18. Canijo

    Canijo

    Joined:
    Oct 9, 2018
    Posts:
    50
    Posting some things that i've found while using this, in case this get re-visited.
    • Exceptions thrown during JsonSerialization, are wrapped into a
      DeserializationEvent
      that later throws. While i think this can be helpful, the fact that is being re-thrown makes us lose the stack trace and any meaningful information. I believe we could save some stressed programmers some time if all exceptions are captured into a
      ExceptionDispatchInfo
      so the StackTrace is preserved: later they can still get grouped into an AggregateException or directly throw them if there is only one of them through
      ExceptionDispatchInfo.Throw()
      , which would preserve all that beautiful stack trace.
    • Some Validation errors concerning
      ObjectScope 
      or
      ArrayScope 
      could be more easily debugged if you dump the incomplete generated json that failed to be propperly produced. As this validation errors are normally thrown outside of the code that generated the problem, whenever scopes are getting disposed and the writer sees that its missing some closures. Being able to see the incomplete json i think makes it easier to deduce where we actually started producing errors.
    • IContravariantAdapter could avoid boxing its Des/SerializationContext if the method accepted the context as a generic with a struct & interface constraint, mantaining the benefits of a readonly struct passed through the "in" keyword (not true until .NET is updated and has readonly struct constraint soz xD), like:
      Code (CSharp):
      1. public interface IContravariantBinaryAdapter<in TValue> : IBinaryAdapter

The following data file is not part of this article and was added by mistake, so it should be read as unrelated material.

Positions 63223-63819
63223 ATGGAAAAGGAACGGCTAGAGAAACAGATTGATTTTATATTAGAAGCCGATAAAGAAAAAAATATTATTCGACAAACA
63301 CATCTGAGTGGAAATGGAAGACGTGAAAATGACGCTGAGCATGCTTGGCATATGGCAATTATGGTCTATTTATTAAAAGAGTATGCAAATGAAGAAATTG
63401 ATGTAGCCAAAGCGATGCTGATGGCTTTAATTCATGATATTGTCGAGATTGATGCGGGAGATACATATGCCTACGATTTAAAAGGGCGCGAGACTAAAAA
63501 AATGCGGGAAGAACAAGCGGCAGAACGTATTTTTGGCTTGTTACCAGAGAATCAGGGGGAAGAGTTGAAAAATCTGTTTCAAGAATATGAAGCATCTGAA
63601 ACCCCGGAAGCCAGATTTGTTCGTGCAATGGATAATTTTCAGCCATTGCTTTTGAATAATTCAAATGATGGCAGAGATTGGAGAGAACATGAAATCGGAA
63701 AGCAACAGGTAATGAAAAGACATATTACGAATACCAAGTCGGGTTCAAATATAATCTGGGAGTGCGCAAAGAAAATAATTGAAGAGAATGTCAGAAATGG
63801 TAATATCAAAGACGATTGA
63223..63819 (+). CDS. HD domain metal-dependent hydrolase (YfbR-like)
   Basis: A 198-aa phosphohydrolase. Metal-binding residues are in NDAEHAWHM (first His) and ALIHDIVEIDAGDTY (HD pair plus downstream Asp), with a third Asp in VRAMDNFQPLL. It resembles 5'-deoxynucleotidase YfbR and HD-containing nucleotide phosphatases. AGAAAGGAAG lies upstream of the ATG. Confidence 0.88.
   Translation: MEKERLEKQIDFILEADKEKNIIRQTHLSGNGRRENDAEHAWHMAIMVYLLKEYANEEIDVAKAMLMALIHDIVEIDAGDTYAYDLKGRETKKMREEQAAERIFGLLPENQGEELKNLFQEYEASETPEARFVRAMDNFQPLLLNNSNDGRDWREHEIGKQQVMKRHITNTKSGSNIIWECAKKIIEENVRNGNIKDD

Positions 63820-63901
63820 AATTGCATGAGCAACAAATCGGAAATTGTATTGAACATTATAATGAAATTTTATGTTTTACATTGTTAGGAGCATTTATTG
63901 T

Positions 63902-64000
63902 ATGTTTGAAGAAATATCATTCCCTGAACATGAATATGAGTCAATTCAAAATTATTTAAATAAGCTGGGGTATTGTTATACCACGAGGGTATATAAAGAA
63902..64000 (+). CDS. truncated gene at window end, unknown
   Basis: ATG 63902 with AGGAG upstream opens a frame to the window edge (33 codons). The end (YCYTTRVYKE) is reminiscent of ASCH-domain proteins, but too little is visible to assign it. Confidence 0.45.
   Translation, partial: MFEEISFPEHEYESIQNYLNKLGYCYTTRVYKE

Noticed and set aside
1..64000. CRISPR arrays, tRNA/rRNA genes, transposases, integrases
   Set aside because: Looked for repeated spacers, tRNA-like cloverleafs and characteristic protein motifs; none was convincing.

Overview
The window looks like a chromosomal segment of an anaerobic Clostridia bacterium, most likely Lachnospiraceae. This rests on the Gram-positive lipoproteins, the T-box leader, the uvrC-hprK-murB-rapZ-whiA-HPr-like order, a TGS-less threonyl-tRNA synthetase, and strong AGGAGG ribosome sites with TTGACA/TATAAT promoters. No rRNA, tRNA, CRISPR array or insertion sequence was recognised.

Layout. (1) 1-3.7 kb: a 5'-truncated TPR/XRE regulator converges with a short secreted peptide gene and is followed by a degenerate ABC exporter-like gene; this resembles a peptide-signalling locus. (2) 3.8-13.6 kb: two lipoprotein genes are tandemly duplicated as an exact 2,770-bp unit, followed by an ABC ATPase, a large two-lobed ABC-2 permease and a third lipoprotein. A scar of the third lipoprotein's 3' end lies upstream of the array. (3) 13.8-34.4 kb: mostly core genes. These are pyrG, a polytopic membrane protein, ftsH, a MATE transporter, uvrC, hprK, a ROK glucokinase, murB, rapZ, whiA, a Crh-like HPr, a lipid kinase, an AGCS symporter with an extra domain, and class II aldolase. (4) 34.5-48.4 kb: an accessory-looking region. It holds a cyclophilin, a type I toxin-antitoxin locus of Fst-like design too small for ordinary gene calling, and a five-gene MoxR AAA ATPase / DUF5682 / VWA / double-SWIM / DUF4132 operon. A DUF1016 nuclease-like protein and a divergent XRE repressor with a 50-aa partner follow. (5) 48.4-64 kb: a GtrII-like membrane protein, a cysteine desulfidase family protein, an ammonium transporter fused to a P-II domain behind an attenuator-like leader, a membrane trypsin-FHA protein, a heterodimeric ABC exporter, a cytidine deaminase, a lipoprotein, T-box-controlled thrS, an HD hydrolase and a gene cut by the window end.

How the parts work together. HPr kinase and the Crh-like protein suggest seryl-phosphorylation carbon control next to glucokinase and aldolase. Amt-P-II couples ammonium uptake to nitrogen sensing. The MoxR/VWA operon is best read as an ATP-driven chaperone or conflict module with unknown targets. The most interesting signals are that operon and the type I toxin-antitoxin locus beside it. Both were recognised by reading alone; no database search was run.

2. {
      3.     void Serialize<TContext>(in TContext context, TValue value)
      4.             where TContext : struct, IBinarySerializationContext;
      5.  
      6.     object Deserialize<TContext>(in TContext context)
      7.              where TContext : struct, IBinaryDeserializationContext;
      8. }
      9.  
    • Deserializing into an existing instance is actually implemented but not publicly exposed. Im not refering to
      JsonSerialization.FromJsonOverride
      , but rather to the
      DeserializeValue<T>()
      methods in both Binary & Json contexts. This will allow us to deserialize into either readonly reference fields or fields that are initialized through the object constructor, or just plainly overriding some object (imagine a Undo-like system, this would just be perfect), just like you do inside the visitor. Without it 's just too cumberstone to implement and all the code is actually already implemented on your side.
      Code (CSharp):
      1. /// existing method
      2. public T DeserializeValue<T>()
      3. {
      4.     var value = default(T);
      5.     m_Visitor.ReadValue(ref value);
      6.     return value;
      7. }
      8.  
      9. /// My desired method overload
      10. public void DeserializeValue<T>(ref T value)
      11. {
      12.     m_Visitor.ReadValue(ref value);
      13. }
    • Adapters for types that we want to be able to serialize as references, cannot be state-less, and thus can never be Global. What i mean by this is that there is no way to share data between adapters for a single serialization process without previously configuring them. For any adapter that wants to serialize a value as a reference, will probably be implemented by embedding the instance data the first time it is written, and referencing as an ID in further writes within the same serialization process, just as you are doing with your
      SerializedReferences
      inside your visitor. This is not really a blocking problem as you can make your adapters just have a Prepare & Finish methods passing some State object that is used to store shared data, and then clearing it on Finish. But it would be ideal if we could just pass an "object" to the serialization entry point (like you do with Migrations for Json), that is later accesible from within the serialization/deserialization context, or maybe even be able to store "key-value" pairs, we then wouldnt need to have any local state in adapters, as we could store inside the context, and thus some custom adapters could just be written as Global without needing to configure them prior to serializing. Or even if not global, they could just be included and not have to configure anything per serialization call. I hope that i've managed to explain what i mean.